Wizards on the field, the Brazilian national soccer team has drawn fans worldwide with its joga bonito style of play, samba-infused goal celebrations and bright canary yellow jerseys first introduced to a global audience during the 1970 World Cup -- the first broadcast in color.
But there’s another reason for the team's popularity, and you need only look on the backs of Brazilian players' jerseys to find it.
Pele, Ronaldinho, Garrincha -- the names of past Brazilian superstars -- roll off the tongue like a verse of great romance poetry. These monikers are not always formal names but instead are often nicknames adopted for soccer.
Pele, widely considered the best soccer player ever, is actually named Edson Arantes do Nascimento, after the American inventor Thomas Edison.
Brazil has a very informal culture in which everyone is referred to affectionately by a first name or a nickname, according to Alex Bellos, author of “Futebol: The Brazilian Way of Life.”
And often, says A. Carlos Quicoli, a professor of Portuguese and romance linguistics at UCLA, nicknames come from school playgrounds and from pickup games on Brazilian streets and beaches.
In a column in the British newspaper the Guardian, Pele said he got his nickname as a kid when he mispronounced the name of Brazilian goalkeeper Bilé as Pilé. A playmate used the mistake to taunt him, and when he moved to the city of Bauru, the “Pilé!” chants evolved to Pele, the name he used to represent Brazil in four World Cups. “Thanks to that goalie Bilé, and a classmate’s little joke, I became Pele,” he wrote. “Now it’s known across the world.”
Other nicknames names come for more practical reasons, such as an inability to learn a player’s name during pickup games, Quicoli says. Don’t know the new kid’s name? Just call him Magrao – the tall, skinny one – and he’s got a nickname.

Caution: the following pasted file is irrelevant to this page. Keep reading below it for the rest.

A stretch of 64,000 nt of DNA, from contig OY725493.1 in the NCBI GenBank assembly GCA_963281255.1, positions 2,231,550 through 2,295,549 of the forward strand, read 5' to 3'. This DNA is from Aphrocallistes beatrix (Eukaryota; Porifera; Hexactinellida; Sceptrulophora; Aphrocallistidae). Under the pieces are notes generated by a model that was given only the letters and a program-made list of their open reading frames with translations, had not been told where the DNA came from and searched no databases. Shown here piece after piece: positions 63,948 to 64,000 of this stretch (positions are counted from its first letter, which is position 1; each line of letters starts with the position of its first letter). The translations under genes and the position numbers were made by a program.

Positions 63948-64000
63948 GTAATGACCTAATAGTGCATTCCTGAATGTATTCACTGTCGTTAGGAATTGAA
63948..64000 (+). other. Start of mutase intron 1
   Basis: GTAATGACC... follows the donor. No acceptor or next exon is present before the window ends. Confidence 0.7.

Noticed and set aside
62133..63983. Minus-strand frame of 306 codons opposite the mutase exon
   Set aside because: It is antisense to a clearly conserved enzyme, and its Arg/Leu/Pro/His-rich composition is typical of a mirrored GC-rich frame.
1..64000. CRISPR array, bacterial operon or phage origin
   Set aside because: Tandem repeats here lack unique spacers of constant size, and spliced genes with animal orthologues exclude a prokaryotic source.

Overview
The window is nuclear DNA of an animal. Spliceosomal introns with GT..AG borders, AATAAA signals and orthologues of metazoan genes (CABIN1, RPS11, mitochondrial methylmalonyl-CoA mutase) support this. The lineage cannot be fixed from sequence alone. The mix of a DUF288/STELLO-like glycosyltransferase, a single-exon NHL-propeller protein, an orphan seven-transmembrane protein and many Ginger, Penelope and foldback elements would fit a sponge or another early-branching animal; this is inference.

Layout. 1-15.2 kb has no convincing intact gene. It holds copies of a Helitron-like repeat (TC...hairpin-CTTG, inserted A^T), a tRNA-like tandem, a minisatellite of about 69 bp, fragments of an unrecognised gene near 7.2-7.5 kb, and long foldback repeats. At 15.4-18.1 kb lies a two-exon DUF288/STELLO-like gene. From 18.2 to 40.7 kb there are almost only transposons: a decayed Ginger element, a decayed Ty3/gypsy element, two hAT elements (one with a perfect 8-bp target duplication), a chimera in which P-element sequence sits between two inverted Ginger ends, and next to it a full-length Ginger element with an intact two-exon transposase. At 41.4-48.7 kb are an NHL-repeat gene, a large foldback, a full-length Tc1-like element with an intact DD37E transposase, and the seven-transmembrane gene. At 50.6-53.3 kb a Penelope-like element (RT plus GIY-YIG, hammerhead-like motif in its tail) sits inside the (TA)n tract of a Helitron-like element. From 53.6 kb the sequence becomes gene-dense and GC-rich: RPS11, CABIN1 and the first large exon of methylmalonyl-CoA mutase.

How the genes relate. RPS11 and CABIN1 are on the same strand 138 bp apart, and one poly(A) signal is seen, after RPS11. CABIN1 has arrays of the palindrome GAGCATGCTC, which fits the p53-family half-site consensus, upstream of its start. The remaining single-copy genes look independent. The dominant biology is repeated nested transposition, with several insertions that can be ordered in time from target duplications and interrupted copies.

Hulk, the star forward on the current Brazilian World Cup team, got his nickname because he was obsessed with the comic book character as a child. But physical attributes are often used to peg nicknames and if you take one look at Givanildo Vieira de Souza’s muscular build it’s easy to see why “Hulk” stuck.
Dunga, captain of Brazil’s 1994 World Cup title team, got his nickname from the Brazilian name for Dopey, from Disney’s “Snow White and the Seven Dwarfs” film – because of his short stature as a kid.
Garrincha (for “little bird”), who played for Brazil in three World Cups from 1958 to 1966, was given his nickname because he flew right through defenders with his dribbles.
A boy named Artur became Arturzico (little Artur), which was then abbreviated again to Zico, the famous Brazilian player of the '70s and '80s.
Sometimes the diminutive is not a choice. Ronaldinho used his nickname to avoid being confused with his slightly older teammate Ronaldo – they both were on Brazil’s 2002 World Cup winning team.
But what if you have a common name? Brazilians tack the name of the region where you were born to the end of your name to be more easily identifiable. For a while, Ronaldinho went by Ronaldinho Gaucho (from Rio Grande do Sul) to distinguish himself from other Ronaldinhos.
And over time, English names have worked their way into the Brazilian lexicon, Quicolo said. Brazil’s 2014 team has three players, Willian, Jefferson and Maxwell, whose names have English roots --- with slight, if any, alterations.
Of course, some Brazilians are just born with great names. The captain of Brazil’s 1982 World Cup squad was a 6-foot-4 midfielder with a doctorate in medicine whose first name was Socrates. And the current Brazilian team includes a defender named Dante.Copyright © 2015, Los Angeles Times